What to do Ireland
Sports and games
The sport occupies an even expression of Irish nationalism and has chapters all over the world, wherever Irish communities are found.
Hurling is a genre of field hockey, which deserves the title of the fastest ball game in the world. This sport is practiced at 15 with an ash wood bat, called hurley in English and camán in Gaelic, and a leather ball, the sliotar. The goals consist of rugby posts with a football cage underneath ... amazing! The sliotar must be sent between the posts. Often the bullet goes so fast that it cannot be seen flying.
From May to September, clubs compete to try to reach the final which takes place at Croke Park in Dublin on the 1st Sunday in September. Guaranteed atmosphere. Camogie is the feminine version of hurling.
Probably the most expensive sport above. The game gains in speed and spectacle. The championship lasts from May to July.
In Ireland, this sport is that of everyone (prèand-putt, a kind of practice golf course limited to 2 movements (pitch, “throw”, and putt, “roll”).
You can play individually or in teams. The goal is to start from a given number and get the 1st to 0, each time deducting the points obtained. Each player has 3 darts and tries to place them in the target placed 1,73 m from the ground and located 2,74 m from a line called the hockey line. The sectors are numbered from 1 to 20, apparently out of order; in fact, the higher numbers are framed by the lower numbers. Each dart marks the points corresponding to the point of impact. The outer circle doubles the points, the middle one triples them, the center (bull eye, red or black) is worth 50 points, and the small green circle around 25 points.
Another must for those who want to approach the Irish soul. Every day (generally in the evening), except sometimes on Sundays, throughout Ireland, on about twenty race tracks. Indescribable atmosphere. The bets are endless and millions of euros change hands every week ....
A hunt on foot ... where the animal is not killed! Can be done in winter. The participants leave behind a pack of beagles (a kind of basset hound), in the footsteps of a hare. The game ends when the animal is cornered. To participate, all you need is a lot of endurance.
In fresh water, you can tease pike, trout or salmon.
Fishing for salmon and sea trout requires a license. For other types of fishing, it depends on the region. The amount requested is quite low.
At sea, you can catch beautiful pollocks, fruit bats, conger eels, ling, as well as rays. Shark fishing is practiced from June to September. Its average weight is 40 to 80 pounds and it can reach 3,50 m in length: in the photo, it still looks good ... even if your merit is less, because this not very smart fish bites everything it meet ! If you want to see sharks, go to Achill Sound in the spring: busy eating smaller fish, they rush into the nets ...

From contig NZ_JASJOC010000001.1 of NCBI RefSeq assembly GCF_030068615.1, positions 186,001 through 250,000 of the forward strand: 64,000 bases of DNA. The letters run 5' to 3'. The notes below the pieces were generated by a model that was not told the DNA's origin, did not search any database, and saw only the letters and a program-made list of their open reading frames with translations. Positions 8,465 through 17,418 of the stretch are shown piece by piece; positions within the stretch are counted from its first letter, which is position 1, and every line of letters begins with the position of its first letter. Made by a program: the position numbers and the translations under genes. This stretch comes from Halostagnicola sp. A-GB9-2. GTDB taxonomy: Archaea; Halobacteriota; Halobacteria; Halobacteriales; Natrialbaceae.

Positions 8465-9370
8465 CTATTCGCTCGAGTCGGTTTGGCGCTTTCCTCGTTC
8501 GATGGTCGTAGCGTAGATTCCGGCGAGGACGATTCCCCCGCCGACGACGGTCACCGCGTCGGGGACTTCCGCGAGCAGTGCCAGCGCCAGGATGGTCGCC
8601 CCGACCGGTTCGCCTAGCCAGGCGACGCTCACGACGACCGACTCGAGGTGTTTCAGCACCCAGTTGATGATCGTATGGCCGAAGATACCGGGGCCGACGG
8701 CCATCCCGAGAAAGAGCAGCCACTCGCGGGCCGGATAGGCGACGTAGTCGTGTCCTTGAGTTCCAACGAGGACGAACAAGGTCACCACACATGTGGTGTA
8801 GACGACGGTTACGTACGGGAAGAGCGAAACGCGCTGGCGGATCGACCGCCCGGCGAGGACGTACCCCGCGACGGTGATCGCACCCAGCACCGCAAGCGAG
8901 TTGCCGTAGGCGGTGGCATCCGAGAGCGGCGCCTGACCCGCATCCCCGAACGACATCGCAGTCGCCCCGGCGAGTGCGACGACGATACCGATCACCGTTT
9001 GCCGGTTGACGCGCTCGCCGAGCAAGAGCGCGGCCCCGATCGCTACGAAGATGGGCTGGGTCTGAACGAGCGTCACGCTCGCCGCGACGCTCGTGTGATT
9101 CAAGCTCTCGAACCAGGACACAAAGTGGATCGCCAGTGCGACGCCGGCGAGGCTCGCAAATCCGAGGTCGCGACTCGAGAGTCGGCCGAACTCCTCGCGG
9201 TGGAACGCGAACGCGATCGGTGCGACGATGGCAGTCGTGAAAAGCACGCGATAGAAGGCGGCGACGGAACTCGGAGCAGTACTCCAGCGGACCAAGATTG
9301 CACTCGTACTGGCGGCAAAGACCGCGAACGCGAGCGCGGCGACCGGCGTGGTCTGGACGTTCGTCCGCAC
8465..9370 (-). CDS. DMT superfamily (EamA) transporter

Few countries can boast of having such rich pastures served by a temperate climate so suitable for the beast. And then there is this deep affinity between the Irishman and his mount. You will find a part of the Irish soul on the racetracks, the fairgrounds and the stands of major competitions.
- See the Cahirmee Horse Fair in County Cork
Nothing like it for yourself, a fleece, as well as 2 pairs of socks for crossing bogs. Bring a compass, because the trail markings, in general, are quite random.
Also consider getting a hiking guide for the area you are interested in and starting out with a 1: 50 Discovery Series map, which features most of the hiking trails.
Ask the local tourist office for information on the condition of the marked trails.
In Ireland, the hiker must have a “mountain” spirit and not a “walker”. The atmospheric conditions of altitude are at least to be doubled: 600 Irish m correspond to more than 1 m in French mountains.
Many great hikes (indicated by signs representing a little yellow man, the Walking Man, in the Republic of Ireland as in Northern Ireland) are available to you, 44 in Eire, 13 in Northern Ireland, not to mention Ulster Way (approximately 1 km through the counties of Northern Ireland).
In the Republic of Ireland, their length ranges from 11 km (Nore Valley Park, near Kilkenny) to 214 km (the Kerry Way, planned for 9 days of walking). Most of the routes, however, require several days of walking, and many of them include passages on small roads to be shared with the cars.
In Northern Ireland, the Ulster Way is made up of five sections, themselves subdivided into Quality Sections, of varying length (up to 65 km), linked by Link Sections, which are kinds of routes of secondary interest (often roads).
Scenic Walks brochures are available at tourist offices or "re-bags," as the signs indicate.